I recently ran some workshops to prepare students to be peer mentors and to mentor younger students with Kodu. The method I suggest is to have mentors show students some small steps and then let the students try. The latest version of Kodu has some really nice step by step lessons that students can do on their own or with a peer. After a lesson we encourage the students to try the same things on their own from where the lesson leaves off. For example adding a second character and having that character do something similar but slightly different from what was done in the lesson. I also encourage students to explore a little as well. They keep discovering things and sharing them with partners or others in the class. The general pattern of show a few things followed by experimentation with those things and repeat seems to work very well.
It can’t be all lecture/demo or students get bored. Kids just naturally want to try this stuff! On the other hand if you don’t stop and introduce new things students are likely to miss out on things. Although you can also count on some students learning things you didn’t know on a regular basis. Take those as teachable moments and use them to your advantage.
Students running into issues (bugs if you want) are an additional opportunity. This gives one a chance to talk about problem solving skills and how to look carefully at what is being asked of the program or not being asked. For example a common error when using additional code pages as sub routines is to forget to return to the original or other code page at an appropriate time. This is really an important programming concept that students can easily grasp using Kodu.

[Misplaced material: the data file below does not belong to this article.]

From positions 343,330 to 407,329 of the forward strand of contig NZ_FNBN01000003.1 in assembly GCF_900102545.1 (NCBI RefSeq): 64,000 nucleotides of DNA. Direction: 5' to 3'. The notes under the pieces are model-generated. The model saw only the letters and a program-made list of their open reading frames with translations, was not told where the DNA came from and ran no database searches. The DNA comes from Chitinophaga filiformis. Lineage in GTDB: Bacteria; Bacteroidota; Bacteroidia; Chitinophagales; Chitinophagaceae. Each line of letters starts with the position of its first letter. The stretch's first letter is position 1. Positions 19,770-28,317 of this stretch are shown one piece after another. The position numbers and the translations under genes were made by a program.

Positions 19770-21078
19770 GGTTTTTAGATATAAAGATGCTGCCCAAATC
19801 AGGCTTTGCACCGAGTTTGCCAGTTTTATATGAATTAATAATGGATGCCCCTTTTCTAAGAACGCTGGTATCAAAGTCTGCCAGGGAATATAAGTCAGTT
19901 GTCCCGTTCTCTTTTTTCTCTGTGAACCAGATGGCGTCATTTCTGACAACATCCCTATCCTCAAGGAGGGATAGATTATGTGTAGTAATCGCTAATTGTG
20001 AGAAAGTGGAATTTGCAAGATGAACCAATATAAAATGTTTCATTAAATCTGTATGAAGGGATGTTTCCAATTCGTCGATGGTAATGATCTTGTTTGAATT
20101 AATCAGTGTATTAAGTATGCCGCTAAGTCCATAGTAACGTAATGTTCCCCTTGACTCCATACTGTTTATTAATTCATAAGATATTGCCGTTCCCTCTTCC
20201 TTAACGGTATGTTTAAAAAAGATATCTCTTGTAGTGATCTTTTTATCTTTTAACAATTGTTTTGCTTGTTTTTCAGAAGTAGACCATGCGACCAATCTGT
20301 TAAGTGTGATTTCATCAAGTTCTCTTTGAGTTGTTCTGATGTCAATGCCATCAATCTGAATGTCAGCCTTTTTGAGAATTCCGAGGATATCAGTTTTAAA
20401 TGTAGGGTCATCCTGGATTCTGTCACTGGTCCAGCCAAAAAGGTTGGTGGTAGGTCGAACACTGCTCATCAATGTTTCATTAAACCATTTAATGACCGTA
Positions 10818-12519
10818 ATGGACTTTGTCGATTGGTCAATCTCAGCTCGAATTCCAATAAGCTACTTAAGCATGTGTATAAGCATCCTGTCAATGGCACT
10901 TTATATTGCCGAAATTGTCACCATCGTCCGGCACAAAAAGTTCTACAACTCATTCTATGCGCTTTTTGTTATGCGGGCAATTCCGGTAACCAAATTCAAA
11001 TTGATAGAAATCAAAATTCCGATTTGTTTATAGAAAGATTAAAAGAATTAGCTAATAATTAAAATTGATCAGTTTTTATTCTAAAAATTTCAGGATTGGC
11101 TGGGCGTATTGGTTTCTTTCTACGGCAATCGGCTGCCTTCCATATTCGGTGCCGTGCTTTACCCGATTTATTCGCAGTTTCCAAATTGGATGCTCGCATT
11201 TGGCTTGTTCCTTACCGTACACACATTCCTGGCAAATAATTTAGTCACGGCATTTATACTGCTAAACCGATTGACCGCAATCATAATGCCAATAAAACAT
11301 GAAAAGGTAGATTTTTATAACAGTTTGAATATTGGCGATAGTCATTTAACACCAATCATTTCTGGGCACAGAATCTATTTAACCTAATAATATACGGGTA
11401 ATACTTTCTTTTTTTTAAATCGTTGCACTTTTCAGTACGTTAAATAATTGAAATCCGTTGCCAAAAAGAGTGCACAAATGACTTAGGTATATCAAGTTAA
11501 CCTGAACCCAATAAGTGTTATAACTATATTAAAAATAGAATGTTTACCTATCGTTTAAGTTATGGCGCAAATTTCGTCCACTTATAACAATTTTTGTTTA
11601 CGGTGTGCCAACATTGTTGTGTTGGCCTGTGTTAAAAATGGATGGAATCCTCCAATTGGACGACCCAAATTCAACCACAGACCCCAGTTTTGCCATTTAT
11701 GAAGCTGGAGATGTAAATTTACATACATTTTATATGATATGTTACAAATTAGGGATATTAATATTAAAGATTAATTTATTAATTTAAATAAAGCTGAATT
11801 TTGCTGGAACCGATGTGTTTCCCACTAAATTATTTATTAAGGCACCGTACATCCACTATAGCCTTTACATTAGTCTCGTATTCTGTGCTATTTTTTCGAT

In our recent workshops which included high school and middle school students we gave the students a challenge list after the lunch break (we ran for three hours before lunch). That list looked like this:
- Create a new world with mountains and water
- Add several characters including some that move and some that don’t (like trees?)
- Program the movable objects to move on their own
- Keep some sort of score and act on it (e.g. win/lose game)
- Make some object jump
- Have fun!
- Use two score boards
- Use a path
- Create and use a second (or third) code page
- Make characters have a conversation (use When Hear)
- Use a “creatable” (adds copies of things to the game as it runs)
- Add intro text (background and/or instructions)
At the end of an hour we had students demonstrate and explain the projects they had created. I was amazed at what students were able to do in a short period of time. I can see creating a series of simple challenge lists for an after school program that would include both material that had been covered and some items for students to discover on their own.
There are also some curriculum resources at http://fuse.microsoft.com/page/kodu (scroll down to the Kodu Classroom Kit for Educators) Also on that page you will find some introductory videos and a link to the Kodu community at KoduGameLab.com The videos can be particularly useful since everything in Kodu is so visual. It is easier to show something than explain it.